BRANSON: In some of our businesses. And in some of our businesses, not particularly. For instance, Virgin Atlantic, across the Atlantic, is suffering. And we haven't seen many green shoots yet. Full planes, but tremendous bargains for people who want to travel. Some of our other businesses, we are beginning to see a slight upturn.
BLITZER: Which businesses?
BRANSON: Well, let's say, health clubs. People, even if they're out of work, seem to be happy to go into health clubs and try to keep fit and healthy. Our mobile phone business, people seem to be spending a lot of time on the mobile phones.
So some businesses beginning to see a bit of an upturn.
BLITZER: When you think of Virgin Atlantic and now Virgin America -- I recently flew Virgin America from Los Angeles to here in Washington, D.C. -- it was relatively cheap compared to some of the other airlines. There were TV -- live TV -- I could watch CNN while I was flying across the country. You do that on JetBlue as well and some of the other airlines.
You have Internet ability to log on and see what's going on. You have comfortable seats..
How do you deal with the price factor, and yet, at the same time, provide some of these perks that are so essential in a competitive aviation industry?
BRANSON: Well, I think the realize our airline survived 25 years is that we've gone for quality. So we've tried to make sure that in every single area we are the best.
So, you know, Virgin Atlantic introduced -- we were the first airline in the world to introduce seat-back videos in all our economy class seats. You know, stand-up (ph) bars. Just trying to get -- you know, the first airline to introduce premium economy for people who wanted a bit more legroom in economy.
And I think if you can be the best in any field, you're the best hotel or the best club or the best airline, you will survive and you will do well. And you will also get high-low factors so you can be competitive on fares.
BLITZER: And right now we're focusing in here on this horrible plane crash in Buffalo, New York. Fifty people were killed, and now suggestions the pilots may not necessarily have been well trained for that kind of weather situation or may have been exhausted because they were commuting across the country to catch up to their flights.
How do you deal with this issue of security and safety to make sure your pilots are really up to any contingency that could develop?
BRANSON: Well, nothing else matters more than safety. We've had 25 years at Virgin of never having an incident. We make sure that we -- you know, we have pilots that got long track records before we take them on. And I think if you run your airline properly, the chance of an incident is extremely, extremely slim.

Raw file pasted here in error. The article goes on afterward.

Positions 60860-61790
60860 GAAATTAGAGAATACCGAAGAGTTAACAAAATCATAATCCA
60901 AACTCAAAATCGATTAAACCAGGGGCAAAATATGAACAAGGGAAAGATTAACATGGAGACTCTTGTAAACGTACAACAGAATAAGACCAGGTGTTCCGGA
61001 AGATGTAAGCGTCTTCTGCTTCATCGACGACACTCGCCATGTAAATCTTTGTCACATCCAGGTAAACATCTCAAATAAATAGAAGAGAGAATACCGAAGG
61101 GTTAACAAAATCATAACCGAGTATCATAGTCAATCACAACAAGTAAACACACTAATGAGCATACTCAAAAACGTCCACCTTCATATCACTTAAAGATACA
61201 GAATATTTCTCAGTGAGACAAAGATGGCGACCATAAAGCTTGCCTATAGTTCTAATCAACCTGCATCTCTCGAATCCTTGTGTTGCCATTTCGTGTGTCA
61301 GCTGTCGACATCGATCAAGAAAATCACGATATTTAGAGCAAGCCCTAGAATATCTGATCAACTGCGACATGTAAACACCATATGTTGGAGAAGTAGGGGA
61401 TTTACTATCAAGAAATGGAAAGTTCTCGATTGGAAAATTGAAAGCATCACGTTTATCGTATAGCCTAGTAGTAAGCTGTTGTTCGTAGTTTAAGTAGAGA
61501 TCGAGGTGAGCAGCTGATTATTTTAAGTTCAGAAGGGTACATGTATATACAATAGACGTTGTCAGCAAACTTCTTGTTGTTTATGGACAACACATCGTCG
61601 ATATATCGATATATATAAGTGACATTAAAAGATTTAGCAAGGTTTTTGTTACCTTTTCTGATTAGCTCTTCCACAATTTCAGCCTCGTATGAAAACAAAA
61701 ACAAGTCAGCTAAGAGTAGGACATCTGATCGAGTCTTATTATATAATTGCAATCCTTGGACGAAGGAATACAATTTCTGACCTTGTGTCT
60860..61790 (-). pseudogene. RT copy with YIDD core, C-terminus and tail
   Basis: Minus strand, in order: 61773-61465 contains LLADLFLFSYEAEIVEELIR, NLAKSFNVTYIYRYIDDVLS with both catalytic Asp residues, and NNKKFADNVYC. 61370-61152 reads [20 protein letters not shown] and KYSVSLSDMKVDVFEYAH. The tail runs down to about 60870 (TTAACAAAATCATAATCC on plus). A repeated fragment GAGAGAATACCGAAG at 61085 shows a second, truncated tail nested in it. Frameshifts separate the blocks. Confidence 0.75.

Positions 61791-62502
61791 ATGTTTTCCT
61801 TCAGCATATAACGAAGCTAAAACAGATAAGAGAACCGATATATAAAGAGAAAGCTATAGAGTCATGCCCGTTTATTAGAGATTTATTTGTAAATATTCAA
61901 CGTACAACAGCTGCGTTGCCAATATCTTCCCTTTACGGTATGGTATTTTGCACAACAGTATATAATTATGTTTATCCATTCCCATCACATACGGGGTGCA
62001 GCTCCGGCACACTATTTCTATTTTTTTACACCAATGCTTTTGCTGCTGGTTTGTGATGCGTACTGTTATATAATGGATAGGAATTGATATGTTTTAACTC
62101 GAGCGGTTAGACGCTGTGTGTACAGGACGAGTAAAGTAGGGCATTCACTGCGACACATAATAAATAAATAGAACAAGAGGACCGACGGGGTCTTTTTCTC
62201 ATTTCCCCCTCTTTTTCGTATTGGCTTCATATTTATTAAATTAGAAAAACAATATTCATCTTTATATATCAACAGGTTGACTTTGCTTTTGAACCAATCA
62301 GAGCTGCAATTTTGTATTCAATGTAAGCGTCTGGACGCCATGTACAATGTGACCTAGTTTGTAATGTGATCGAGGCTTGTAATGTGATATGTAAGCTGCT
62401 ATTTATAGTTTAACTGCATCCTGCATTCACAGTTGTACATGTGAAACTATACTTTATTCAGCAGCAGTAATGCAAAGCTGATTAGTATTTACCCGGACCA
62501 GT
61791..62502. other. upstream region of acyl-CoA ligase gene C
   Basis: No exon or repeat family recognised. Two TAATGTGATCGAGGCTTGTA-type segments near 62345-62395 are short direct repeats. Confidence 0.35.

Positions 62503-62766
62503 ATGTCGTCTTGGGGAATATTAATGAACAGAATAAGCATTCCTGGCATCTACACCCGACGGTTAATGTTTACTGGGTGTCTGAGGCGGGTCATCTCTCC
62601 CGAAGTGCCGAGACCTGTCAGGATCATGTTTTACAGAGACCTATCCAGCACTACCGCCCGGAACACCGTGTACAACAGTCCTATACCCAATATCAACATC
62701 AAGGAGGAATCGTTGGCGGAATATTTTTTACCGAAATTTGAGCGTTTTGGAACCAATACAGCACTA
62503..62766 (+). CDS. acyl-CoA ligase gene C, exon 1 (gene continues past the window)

BLITZER: So you're not looking for a bargain in terms of paying a pilot or flight attendants, for that matter, a little bit less in exchange for maybe reducing the quality?
BRANSON: No, quite the reverse.
BLITZER: You want to pay to make sure that -- you say there's nothing more important than safety.
BRANSON: There's nothing worse than waking up one day to get a call to say that you've had an accident. And it's something which I never want to have to experience.
BLITZER: All right.
You've also pioneered this notion of space travel for regular folks. And you made a prediction a few years ago that it was going to happen sooner, rather than later.
Where does that stand right now?
BRANSON: Well, it's very exciting. I mean, Virgin Galactic is the first commercial spaceship company ever.
Our mother ship, which I think there's a picture of behind, which will take the spaceship up to 60,000 feet and drop it off is complete and it's flying. The spaceship will start its tests in December and will go -- and those tests will carry on over the next 18 months, and then we'll start taking people into space. And it's the start, I think, of a whole new space era.
BLITZER: So you expect -- how much is this going to cost somebody who wants to go for a ride, let's say, in two or three or four years in space? Any idea?
BRANSON: Well, initially, it will be $200,000.
BLITZER: For how long of a ride will that be?
BRANSON: The whole experience is a three-hour experience. So it's a sub-orbital space trip.
BLITZER: Is there a market, folks who can afford $200,000 for a three-hour ride into space?
BRANSON: Yes. I mean, we have already got 300 people who paid up their $200,000.
BLITZER: They paid in advance? BRANSON: Yes. They're the initial pioneers. But in time, I think we'll be able to get the price down.
New Mexico building a beautiful space port. And I think in time will go from sub-orbital to orbital flights.
BLITZER: So these flights will take off from New Mexico? Is that what you're saying?
BRANSON: They'll take off from New Mexico.
BLITZER: And that will be the hub, if you will, for space travel on your new airline?